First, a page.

Evolving Pure’s design system to accommodate a fast-growing team.
In 2020 I led the UX for a global rebrand at Pure Storage. This rebrand encompassed everything from the layout grid to the interaction design.
I led the design-to-dev handoff process and established an atomic-level Design System, and the rebuild of a completely new set of AEM Components.
Pure’s brand needed an upgrade.
The creative was often recycled and the brand felt restricting; Pure’s primary orange color and icon was well-known within the industry but beyond that the brand was pretty restrictive.
This rebrand initiative was led by our VP of Brand, Sun Lee.
Sun thinks big and initially wanted to change the company name, the logo, the stock ticker etc.
Due to a number of things (e.g. COVID), we settled on a more modest version of a rebrand, focused on design/fonts/components.
Colors & Fonts
The design team worked with some outside agencies to help settle on a color palette. We also moved from Proxima Nova and opted to stay within what was available with Google Fonts for a number of reasons.
We ended up with Inter and Space Mono.
Through years of exponential growth we’d accumulated a lot of technical debt which was slowing us down.
I advocated for a 12-column grid implementation with the dev team and was able to get this prioritized; I considered it foundational to all the other parts of the system we were building.
We created global shared styles in Figma so that all our designers could work on the same grid to ensure consistency.
We spent a lot of time with messaging, deciding how to best present content from a system-level that aligned to our brand principles and supported our content and narratives.
Initially we started with some atomic elements but then quickly jumped in to some of our most-used primary components; we wanted to establish design patterns at this level and base other components off of this.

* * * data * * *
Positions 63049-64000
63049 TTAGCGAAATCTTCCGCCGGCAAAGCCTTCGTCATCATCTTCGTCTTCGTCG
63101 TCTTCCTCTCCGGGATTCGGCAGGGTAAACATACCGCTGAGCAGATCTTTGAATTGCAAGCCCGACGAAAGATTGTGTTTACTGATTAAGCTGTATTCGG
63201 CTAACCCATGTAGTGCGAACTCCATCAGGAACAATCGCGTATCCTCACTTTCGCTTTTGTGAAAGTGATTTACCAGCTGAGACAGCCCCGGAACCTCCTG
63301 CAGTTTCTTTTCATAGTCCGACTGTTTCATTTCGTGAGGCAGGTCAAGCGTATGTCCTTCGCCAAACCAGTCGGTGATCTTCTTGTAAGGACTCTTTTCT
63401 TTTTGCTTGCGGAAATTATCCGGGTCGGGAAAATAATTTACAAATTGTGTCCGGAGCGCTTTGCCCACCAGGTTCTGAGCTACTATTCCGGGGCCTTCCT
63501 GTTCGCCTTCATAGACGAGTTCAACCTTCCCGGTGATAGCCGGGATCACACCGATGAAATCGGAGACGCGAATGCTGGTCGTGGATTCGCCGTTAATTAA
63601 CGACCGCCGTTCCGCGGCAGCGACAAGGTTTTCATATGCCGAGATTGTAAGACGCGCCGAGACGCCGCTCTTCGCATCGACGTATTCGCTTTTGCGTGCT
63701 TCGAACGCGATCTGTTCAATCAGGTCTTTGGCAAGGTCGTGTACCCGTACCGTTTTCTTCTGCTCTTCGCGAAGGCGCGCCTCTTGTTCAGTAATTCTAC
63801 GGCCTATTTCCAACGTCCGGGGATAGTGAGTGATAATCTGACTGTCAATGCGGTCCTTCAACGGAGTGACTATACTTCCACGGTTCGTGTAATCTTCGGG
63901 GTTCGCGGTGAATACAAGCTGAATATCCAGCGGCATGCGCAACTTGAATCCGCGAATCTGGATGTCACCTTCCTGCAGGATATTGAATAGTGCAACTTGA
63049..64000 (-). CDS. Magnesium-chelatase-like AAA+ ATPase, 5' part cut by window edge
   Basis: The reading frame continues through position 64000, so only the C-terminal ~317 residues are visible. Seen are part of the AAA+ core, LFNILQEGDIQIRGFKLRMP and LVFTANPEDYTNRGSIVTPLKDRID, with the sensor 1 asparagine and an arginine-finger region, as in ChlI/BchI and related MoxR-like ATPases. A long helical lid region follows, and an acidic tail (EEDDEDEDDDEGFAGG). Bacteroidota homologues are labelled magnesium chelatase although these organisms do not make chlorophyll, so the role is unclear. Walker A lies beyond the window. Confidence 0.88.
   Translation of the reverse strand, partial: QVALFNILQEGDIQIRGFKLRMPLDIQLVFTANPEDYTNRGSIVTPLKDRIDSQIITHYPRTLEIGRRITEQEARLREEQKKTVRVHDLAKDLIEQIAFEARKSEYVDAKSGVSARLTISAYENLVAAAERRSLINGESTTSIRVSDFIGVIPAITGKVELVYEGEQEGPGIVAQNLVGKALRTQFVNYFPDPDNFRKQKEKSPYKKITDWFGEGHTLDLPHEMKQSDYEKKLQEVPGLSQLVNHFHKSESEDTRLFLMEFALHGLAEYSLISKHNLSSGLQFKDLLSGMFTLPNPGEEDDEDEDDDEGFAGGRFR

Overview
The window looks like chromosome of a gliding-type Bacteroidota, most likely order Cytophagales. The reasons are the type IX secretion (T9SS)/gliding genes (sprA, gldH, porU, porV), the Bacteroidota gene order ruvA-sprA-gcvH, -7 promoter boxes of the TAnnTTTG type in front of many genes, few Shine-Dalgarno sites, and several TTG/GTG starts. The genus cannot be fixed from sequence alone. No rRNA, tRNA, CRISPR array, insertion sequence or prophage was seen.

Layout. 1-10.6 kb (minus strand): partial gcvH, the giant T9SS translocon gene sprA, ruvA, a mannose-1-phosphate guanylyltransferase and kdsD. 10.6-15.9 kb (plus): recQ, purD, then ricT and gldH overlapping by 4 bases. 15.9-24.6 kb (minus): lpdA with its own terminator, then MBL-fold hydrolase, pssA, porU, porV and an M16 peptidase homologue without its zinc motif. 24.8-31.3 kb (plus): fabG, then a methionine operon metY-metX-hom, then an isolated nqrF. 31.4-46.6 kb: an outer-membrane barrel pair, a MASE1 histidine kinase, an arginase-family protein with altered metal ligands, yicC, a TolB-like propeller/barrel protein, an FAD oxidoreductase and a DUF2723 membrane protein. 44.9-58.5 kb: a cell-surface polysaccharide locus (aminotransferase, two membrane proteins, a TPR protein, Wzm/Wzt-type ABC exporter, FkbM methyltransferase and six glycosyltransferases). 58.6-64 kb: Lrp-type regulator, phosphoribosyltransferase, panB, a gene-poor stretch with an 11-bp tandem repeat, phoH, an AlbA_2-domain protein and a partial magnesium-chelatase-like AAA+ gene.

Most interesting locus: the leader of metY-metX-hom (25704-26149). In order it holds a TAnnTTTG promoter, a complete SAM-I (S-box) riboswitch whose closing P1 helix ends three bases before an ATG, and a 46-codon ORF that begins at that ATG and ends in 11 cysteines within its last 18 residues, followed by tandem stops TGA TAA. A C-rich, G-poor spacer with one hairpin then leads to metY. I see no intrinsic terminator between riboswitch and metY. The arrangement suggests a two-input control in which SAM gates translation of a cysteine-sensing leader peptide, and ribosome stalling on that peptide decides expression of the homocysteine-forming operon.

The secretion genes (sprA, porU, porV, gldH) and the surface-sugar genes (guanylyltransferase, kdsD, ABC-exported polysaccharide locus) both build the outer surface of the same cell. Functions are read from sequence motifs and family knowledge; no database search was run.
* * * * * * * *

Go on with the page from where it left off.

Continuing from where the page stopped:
We scaled up and down from a Micro, atomic level to a Macro, template/system level.
As we progressed, design patterns began to emerge and we began to construct Page Templates, ensuring they worked together as a group of components visually and technically, as well as ensuring that they worked as a storytelling mechanism.
Designing a system requires many considerations that Dev, Brand & Design, UX, SEO, Publishing, Content and Stakeholder teams all want to prioritize.
To meet our deadlines we opted to only loosely organize the system on the first pass.
Design documented each component for handoff to Dev, but formalizing documentation was deferred until post-launch and the system was more stable and established.
The work was not over once the site launched and the dust settled. We broke down our back log into 3 separate buckets:
We needed to document these freshly-built components in the system and organize the files into a coherent structure.
Many components ended up solving the same problem, or the mobile view on two different components ended up being very similar.
In these cases we merged the components into different variants or aligned different mobile views to simplify the experience.
We had a decent amount of design debt due to reducing scope to meet our deadline. Additionally, once stakeholders got their hands on the system they wanted improvements & additional features.
The system is broken down into Assets, Visual Attributes, Components and Layouts. Each Components’ Figma file contains the following:
1. Title Page — Consists of the thumbnail, readme and change log.
2. Components Page — The components to be published to the shared library.
3. Documentation Page — This is primarily documentation for the Dev team and a list of the different variants to be referenced by the Design team.
I generally try to be tool-agnostic and use the best tool for the job; I won’t hesitate to consider new software tooling if something better comes along.
Recently, Figma has turned me into a loyal fan. It’s fantastic and this project was made 10x easier with Figma than without.
Shared Libraries, Auto-Layout, etc. have changed so much about how design and dev stay in sync, it’s definitely a game-changer.
A design system needs to be treated like a product, without constant improvement and iteration it quickly shows signs of neglect.
There’s a backlog a mile long for feature requests, but thus far it’s been a very successful launch.